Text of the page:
Pod-Canon is an ongoing tribute to the greatest individual comedy-related podcast episodes of all time.
The 2015 cult mini-series The Complete Woman introduced listeners to self-help author Marabel May, a gently narcotized 1960s housewife who has the curious distinction of being the hero, anti-heroine and villain of her own story. As performed with the perfect combination of barely suppressed perpetual rage and toxic passive aggression by Amanda Lund, May is a fascinating monster who has internalized the poisonous social programming of the era to the point where she hates women, and herself, even more than the culture around her does. This is no mean feat, considering that society at the time was built upon vicious, pervasive, institutional sexism and self-hatred.
Things haven’t changed that much in the last half century in that regard, as evidenced by the recent election of the Pussy Grabber in Chief over a woman who was almost comically overqualified for the job she sought, yet was still defeated by an awful rich white man who was, and remains, comically (as well as tragically) unsuited for the gig.
In the tradition of the best satire, the pitch-perfect, lovingly assembled The Complete Woman used the egregious sexism of the past to comment upon the just as egregious sexism of the present. But it also used its 1962 setting to take malicious delight in the way the culture of the 1950s and 1960s brainwashed women into becoming vacant, dead-eyed automatons, perfect on the outside, but dead on the inside.
Well, fans of terrible advice and perversely specific, non-commercial social satire: Marabel May is back! She experienced a little “attitude re-adjustment” via a trip to the “Saint Monica’s Sanitarium for Tired Women,” some electro-shock therapy and a whole lot of tranquilizers, but she’s clearly learned absolutely nothing from the experience and is ready to share her tragic lack of knowledge, particularly self-knowledge, with the world.
Complete Joy is the follow-up to The Complete Woman. It takes place in 1965 and while the world outside is changing and evolving, Marabel remains defiantly, stubbornly trapped in the past, forever intent on angrily enforcing society’s impossible and sadistic standards, for herself and every women she encounters.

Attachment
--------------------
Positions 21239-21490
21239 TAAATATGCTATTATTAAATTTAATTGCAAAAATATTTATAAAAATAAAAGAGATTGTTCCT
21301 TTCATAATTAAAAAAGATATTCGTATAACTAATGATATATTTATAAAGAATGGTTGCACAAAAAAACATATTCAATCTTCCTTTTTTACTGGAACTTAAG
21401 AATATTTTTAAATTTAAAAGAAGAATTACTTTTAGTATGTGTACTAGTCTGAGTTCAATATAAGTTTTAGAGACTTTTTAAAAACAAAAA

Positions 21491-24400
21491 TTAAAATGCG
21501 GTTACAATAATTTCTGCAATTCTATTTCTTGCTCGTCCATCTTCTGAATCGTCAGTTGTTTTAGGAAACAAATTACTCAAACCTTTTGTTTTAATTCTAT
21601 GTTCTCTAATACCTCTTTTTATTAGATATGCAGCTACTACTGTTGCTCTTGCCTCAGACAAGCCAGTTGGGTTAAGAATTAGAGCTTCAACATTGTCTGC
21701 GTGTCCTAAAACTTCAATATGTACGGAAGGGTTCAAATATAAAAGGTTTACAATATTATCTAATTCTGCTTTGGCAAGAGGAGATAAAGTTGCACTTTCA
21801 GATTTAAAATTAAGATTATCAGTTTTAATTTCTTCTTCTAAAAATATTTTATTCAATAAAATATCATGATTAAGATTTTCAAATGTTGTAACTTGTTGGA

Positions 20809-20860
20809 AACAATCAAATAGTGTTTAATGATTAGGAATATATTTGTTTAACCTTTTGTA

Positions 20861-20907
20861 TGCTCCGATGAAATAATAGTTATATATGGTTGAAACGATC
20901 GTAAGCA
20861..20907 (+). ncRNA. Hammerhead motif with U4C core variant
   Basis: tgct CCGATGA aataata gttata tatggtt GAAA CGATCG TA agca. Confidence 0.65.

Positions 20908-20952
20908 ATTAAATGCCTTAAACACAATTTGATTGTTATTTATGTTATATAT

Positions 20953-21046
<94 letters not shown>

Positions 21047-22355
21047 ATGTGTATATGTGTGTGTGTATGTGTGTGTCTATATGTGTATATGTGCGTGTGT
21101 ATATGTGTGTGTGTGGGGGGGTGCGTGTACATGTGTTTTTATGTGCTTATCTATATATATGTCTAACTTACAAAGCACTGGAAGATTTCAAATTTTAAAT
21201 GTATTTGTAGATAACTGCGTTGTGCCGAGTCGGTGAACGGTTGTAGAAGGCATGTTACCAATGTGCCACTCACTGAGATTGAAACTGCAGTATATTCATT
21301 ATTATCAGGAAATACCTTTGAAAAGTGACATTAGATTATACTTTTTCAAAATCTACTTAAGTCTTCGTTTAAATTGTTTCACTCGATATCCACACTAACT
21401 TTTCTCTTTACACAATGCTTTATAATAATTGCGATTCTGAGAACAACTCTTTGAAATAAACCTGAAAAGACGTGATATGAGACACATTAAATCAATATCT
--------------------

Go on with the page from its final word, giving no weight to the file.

Even if she wasn’t so uncharacteristically candid about her restorative stay at the Saint Monica’s Sanitarium for Tired Women, it would still be evident that May is what can charitably be deemed a little off and less sensitively described crazier than a shithouse rat. May’s depression is her most humanizing and sympathetic quality. There are times throughout Complete Joy where the host’s intense, crippling loneliness and self-doubt are both hilarious and melancholy, like when she has an animated conversation with one of her most important companions/judges: a scale voiced by Andy Daly.
Complete Joy further develops the achingly sad, tragicomic world of Marabel May and her ongoing efforts to hurt women under the guise of helping them. It’s a world defined not by joy but by a pervasive joylessness. When May encounters a woman who has defied society’s conditioning and loves and values herself and her life independent of her relationship to men it so violently defies Marabel’s worldview that she can barely process their existence. They are as foreign to her as space aliens.
The Complete Woman and Complete Joy are about sexism, but more pointedly, they are about self-hatred and the way it poisons the way that we see ourselves, the world and our role in it. In one of Complete Woman’s most surreal and inspired running jokes, Marabel May, who has been strongly cautioned to stop talking to her appliances by men in white coats, has many of her most intense, poignant, and emotionally loaded conversations with herself.
May is a self-help guru whose tips seem designed to never help anyone who is not a dude and whose sense of self is tragically lacking. In some ways, The Complete Woman and Complete Joy remind me of Todd Haynes’ brilliant and unsparing Safe. That film is a brilliant, unsparing character study and psychodrama about a woman (Julianne Moore in her best performance) driven to a dark and despairing place by the internal and external need to be perfect.
Complete Joy is similarly about the awful damage women do to themselves in the name of perfection but it has the bonus of being very, very funny, even when it is agonizing sad, which is to say much of the time. The mini-series ends on a particularly powerful note, with May finally achieving a (musical) moment of freedom and liberation too freeing and wonderful to be real.
This extension of writer-star Amanda Lund’s brilliant exploration of the violently repressed angst of the 1960s housewife is surprisingly poignant and suggests there’s plenty more life left in the character and her suffocating world. It would be neat if we had an opportunity to check in on Marabel May every couple of years, Mad Men-style, so that we can continuously track just how little she learns and grows through the decades.
Nathan Rabin is the author of five books, including Weird Al: The Book (with Al Yankovic) and the recently released Ebook “Short Read”, 7 Days In Ohio: Trump, The Gathering of The Juggalos And The Summer Everything Went Insane.